I’ve recently become fascinated with, of all things, the potential importance that may lay hidden within the the things we consider to be mundane. Yes, I’ve begun to feel that there are, in fact, some very unique associations that might be made between who we are on the deepest levels of human understanding, and things like the way we interact daily with others, the movies and television shows that interest us, the clothes we wear, the bars and restaurants we go to, books and magazines we read… you get the picture.

But there are other ways that seemingly menial things might influence us, even creating the potential for strange phenomenon to occur. Everything we encounter in our daily lives, right down to the food we eat and the furniture in our homes, could play a vital role in the nature of the supernatural experience.

I was discussing this concept a bit with my friend Wes Owsley the other day, former co-host of Stacey Lowery’s Black Fridays Podcast. Wes mentioned a story to me involving a group of psychic investigators who, while visiting the allegedly haunted home of a woman that had contacted them, began to notice some seemingly mundane things about the individual and her environment which, considered more carefully, might lend themselves to aspects of the alleged haunting in rather unconventional ways. For instance, over the course of the investigations at the property of the owner–a middle-aged woman with a penchant for drinking Coca-cola, one of the investigators joked, “do you ever drink anything but colas?” The woman replied that she did love Coke so much that she literally never drank water. One of the investigator’s wives had worked with an area hospital, and suggested that the woman’s caffeine intake, paired with the potential for dehydration that occurs when too little water is consumed, might have literally been able to cause hallucinations. Could this possibly account for “ghosts” or other phenomenon the woman may have witnessed?

While discussing this theory, Wes and I touched specifically on the notion that caffeine intake could possibly be related to various hallucinations that some people might experience. I remember a student teacher who, close to a decade ago, related having to study all night before a long class the following morning. He opted to try taking a caffeine pill which, as he told me, caused him to feel a sudden surge of energy right before class began; the next thing he would recall clearly was leaving class hours later. He literally credited the consumption of the caffeine pill with a temporary loss of memory!

The truth is, a substance like caffeine may have the potential for creating even stranger effects within the mind. The Huffington Post recently reported on a group of Australian researchers who performed a study where certain participants would drink at least five regular cups of caffeinated coffee, then be made to listen to static “white noise,” after being told that Bing Crosby’s “White Christmas” would begin to play at some point. The catch here was that, of course, the song was never really played at all; the researchers found, however, that among 92 participants, those having consumed large amounts of caffeine were more likely than others to claim they heard the song by a ratio of 3 to 1.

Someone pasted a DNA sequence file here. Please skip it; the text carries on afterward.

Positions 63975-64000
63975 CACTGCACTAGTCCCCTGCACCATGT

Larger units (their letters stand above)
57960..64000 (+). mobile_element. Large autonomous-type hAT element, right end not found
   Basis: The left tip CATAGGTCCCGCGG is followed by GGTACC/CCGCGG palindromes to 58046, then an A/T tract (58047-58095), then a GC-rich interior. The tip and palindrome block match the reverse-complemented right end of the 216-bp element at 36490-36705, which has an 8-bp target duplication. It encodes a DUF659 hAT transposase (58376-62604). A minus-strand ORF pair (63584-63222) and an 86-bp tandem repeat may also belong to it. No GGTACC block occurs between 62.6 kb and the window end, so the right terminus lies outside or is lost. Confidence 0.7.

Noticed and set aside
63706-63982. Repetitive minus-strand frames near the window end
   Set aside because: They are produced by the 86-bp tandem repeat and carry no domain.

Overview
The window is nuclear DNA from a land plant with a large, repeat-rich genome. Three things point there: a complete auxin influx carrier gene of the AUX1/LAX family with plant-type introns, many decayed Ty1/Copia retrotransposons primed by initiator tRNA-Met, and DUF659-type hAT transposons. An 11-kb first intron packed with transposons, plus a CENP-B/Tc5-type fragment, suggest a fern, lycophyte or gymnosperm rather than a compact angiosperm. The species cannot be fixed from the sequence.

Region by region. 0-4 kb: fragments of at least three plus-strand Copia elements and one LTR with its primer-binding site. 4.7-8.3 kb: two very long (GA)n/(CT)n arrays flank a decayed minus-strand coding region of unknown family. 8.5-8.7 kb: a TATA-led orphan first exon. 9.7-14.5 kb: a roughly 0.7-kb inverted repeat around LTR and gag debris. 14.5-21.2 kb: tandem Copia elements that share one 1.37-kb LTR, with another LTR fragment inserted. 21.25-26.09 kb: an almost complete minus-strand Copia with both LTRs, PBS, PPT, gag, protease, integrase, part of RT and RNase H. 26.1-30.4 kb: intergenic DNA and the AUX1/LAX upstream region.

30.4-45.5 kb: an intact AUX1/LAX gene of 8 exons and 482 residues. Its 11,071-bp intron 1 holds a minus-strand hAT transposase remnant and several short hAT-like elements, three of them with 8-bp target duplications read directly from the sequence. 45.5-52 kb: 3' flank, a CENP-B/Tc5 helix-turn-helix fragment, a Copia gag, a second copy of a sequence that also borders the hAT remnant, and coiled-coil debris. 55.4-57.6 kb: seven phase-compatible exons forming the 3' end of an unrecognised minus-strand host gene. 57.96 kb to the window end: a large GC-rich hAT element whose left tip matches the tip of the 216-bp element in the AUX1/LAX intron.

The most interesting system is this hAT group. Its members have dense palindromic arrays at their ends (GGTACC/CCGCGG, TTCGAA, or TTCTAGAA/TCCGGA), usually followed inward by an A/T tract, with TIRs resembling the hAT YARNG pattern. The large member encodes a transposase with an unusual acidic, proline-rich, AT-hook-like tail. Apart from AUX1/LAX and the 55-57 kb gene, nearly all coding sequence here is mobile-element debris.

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Micah Hanks

Author: Micah Hanks

Micah Hanks is a writer, researcher, and podcaster. His interests include areas of history, science, archaeology, philosophy, and the study of anomalous phenomena in nature. He can be reached at info@micahhanks.com.

4 Replies to “From Mystical to Mundane: Can Things in our Everyday Lives Cause Strange Phenomena?

  1. I’ve been thinking alot about this subject the last couple of weeks, but actually in kind of the opposite way. Basically how strange pretty much everything is, especially alot of the things in our everyday lives – at least in comparison to how close to nature alot of human beings live, and have lived… Also, been hearing “voices” occassionally sometimes when I listen to music/watching movies when I’ve been blazing as well – kind of annoying and sometimes freaky, but once you convince yourself it’s just imagination it goes away 🙂

  2. I’ve only read the MSM reports on the caffeine/hallucination study, but it seems to me that the experiment is fatally flawed since it demonstrates a correlation but by no means does it prove causation. An equally valid conclusion would be that high coffee comsumption makes people more suggestible. Had the researchers simply asked the test subjects to listen to white noise and report if they heard anything else, and the coffee drinkers all heard something other than white noise, the conclusion would have been justified. Lastly, other experiments have noted a link between caffeine and creativity — hearing something in white noise could simply be a reflection of the mind’s ability to create both sight and sound.

  3. RE: bedsprings acting as an antenna, my parents used to tell of how their bedsprings would pick up airliner and control tower conversations back in the early 50’s. The airport was approx. 2 miles or less away. I never understood how that would work but they insisted it happened on many nights.

  4. Isn’t peculiar? The way that most human beings will believe the most absurd things, yet are horribly skeptical towards each other.

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